The Treasury Committee wants to hear views on whether current inheritance tax (IHT) policies are effective, as part of its "Shifting Sands" enquiry into the UK tax system.
In a fresh call for evidence published on 2 December, the committee said it wanted to know how effective and economically efficient current IHT policies are as a means of taxing capital.
The committee will also look at whether IHT as a tax base is under threat as people live longer and wealth is spread more thinly from one generation to the next.
The study forms part of the committee's wider inquiry into the UK tax system, announced in January, which includes a look at the making of tax policy and the administration of tax by HMRC, and whether it is fit for purpose in 21st Century Britain.
IHT planning is considered a major growth area for advisers, with business said to be booming following the pension freedom reforms in 2015 and with property prices rising. Pension freedoms relaxed the tax rules governing the passing on of pension funds on death.
What is more, the 2015 Summer Budget saw then Chancellor George Osborne raise the inheritance tax nil-rate band by up to £175,000 per person in respect of homes passed to children or grandchildren.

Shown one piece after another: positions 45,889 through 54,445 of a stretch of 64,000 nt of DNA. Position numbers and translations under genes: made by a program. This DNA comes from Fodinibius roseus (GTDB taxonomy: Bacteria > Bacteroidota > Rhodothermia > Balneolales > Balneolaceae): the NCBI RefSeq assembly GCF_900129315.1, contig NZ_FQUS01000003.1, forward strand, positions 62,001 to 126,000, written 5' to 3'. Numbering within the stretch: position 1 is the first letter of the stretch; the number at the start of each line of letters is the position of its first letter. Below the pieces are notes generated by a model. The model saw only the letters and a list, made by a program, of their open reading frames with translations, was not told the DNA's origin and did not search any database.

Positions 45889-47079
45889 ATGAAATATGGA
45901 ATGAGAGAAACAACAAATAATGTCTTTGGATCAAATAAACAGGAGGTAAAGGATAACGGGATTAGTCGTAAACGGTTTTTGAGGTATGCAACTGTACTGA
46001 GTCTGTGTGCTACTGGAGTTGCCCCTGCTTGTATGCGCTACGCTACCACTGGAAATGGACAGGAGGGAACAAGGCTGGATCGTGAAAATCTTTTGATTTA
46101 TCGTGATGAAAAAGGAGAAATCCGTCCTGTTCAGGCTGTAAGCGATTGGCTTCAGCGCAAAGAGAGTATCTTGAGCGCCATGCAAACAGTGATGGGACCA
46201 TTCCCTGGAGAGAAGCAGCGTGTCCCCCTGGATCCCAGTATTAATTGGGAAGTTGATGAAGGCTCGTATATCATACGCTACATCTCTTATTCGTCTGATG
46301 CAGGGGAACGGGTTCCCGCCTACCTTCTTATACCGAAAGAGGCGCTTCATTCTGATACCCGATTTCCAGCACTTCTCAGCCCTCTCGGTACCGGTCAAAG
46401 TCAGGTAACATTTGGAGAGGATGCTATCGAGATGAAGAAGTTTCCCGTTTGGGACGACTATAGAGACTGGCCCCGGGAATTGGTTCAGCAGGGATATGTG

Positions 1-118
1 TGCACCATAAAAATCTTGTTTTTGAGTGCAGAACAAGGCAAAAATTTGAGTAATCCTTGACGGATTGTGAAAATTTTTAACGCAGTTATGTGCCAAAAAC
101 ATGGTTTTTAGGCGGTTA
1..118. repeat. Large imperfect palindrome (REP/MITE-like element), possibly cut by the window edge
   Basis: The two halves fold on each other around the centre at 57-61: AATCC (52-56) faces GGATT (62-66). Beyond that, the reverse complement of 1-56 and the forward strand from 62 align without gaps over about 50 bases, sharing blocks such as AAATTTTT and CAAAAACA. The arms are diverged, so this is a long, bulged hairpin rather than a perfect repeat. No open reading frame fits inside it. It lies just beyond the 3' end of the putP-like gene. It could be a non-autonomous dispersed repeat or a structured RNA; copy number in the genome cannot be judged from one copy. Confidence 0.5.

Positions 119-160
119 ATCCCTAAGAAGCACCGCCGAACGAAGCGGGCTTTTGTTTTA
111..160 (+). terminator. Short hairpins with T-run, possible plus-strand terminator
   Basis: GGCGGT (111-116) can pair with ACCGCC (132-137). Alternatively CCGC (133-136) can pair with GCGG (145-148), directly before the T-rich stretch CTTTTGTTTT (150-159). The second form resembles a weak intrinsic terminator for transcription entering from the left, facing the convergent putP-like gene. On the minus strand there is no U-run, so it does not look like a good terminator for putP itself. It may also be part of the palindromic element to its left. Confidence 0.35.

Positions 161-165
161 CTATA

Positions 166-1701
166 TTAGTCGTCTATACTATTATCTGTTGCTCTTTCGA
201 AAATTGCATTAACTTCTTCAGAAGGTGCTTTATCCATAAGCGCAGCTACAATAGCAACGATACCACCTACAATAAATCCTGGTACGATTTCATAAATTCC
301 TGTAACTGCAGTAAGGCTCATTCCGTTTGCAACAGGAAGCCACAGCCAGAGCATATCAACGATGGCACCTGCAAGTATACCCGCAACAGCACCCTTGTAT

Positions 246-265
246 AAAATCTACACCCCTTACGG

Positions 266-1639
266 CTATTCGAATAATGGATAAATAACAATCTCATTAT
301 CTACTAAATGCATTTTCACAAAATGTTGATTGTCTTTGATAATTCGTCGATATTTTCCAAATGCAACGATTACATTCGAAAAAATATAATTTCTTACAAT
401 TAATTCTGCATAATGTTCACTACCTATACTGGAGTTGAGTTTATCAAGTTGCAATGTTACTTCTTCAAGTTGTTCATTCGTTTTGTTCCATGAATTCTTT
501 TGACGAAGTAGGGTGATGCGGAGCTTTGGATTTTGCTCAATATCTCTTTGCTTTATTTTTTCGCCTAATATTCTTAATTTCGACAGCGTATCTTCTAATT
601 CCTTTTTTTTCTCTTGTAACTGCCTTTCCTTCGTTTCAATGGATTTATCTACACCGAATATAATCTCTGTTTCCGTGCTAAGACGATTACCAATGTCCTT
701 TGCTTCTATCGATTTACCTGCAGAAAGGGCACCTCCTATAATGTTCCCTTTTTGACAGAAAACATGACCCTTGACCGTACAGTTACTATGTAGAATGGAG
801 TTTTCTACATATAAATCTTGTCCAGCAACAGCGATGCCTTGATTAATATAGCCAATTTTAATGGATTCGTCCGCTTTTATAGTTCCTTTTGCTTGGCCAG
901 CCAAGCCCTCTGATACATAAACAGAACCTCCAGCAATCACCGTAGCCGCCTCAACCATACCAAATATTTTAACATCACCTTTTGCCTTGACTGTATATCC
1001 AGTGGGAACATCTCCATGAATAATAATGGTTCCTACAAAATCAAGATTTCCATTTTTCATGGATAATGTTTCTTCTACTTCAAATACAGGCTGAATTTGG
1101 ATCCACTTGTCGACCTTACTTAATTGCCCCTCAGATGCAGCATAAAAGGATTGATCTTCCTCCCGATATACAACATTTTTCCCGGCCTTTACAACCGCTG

This meant that by 2020 assets worth up to £500,000 can be passed on tax-free. For married couples, the combined allowance totals £1m.
A fairer tax system
The government has said it wants to ensure the tax system is fair for everyone. The Treasury Committee will look at the effects of the changing patterns of working, such as self-employment and multi-jobbing, on the country's income tax base.
It will also look at the way the UK taxes land and the "incentive effect" of the dividend tax, which sees all dividends above £5,000 taxed.
The committee wants to know whether the policy is harmful to businesses that rely on attracting personal investments in shares. It wants to further develop its thinking around tax avoidance with a view to coming up with a clear distinction between what is acceptable and what is not.
Treasury Committee chairman Andrew Tyrie (pictured) said: "In his Autumn Statement, the Chancellor said the government would consider how it could ensure the taxation of earnings from ‘different ways of working' is fair. He is right to be concerned about the sustainability of the tax base. A clear distinction is also needed between acceptable and unacceptable tax planning and avoidance."
The deadline for submissions is 24 February.
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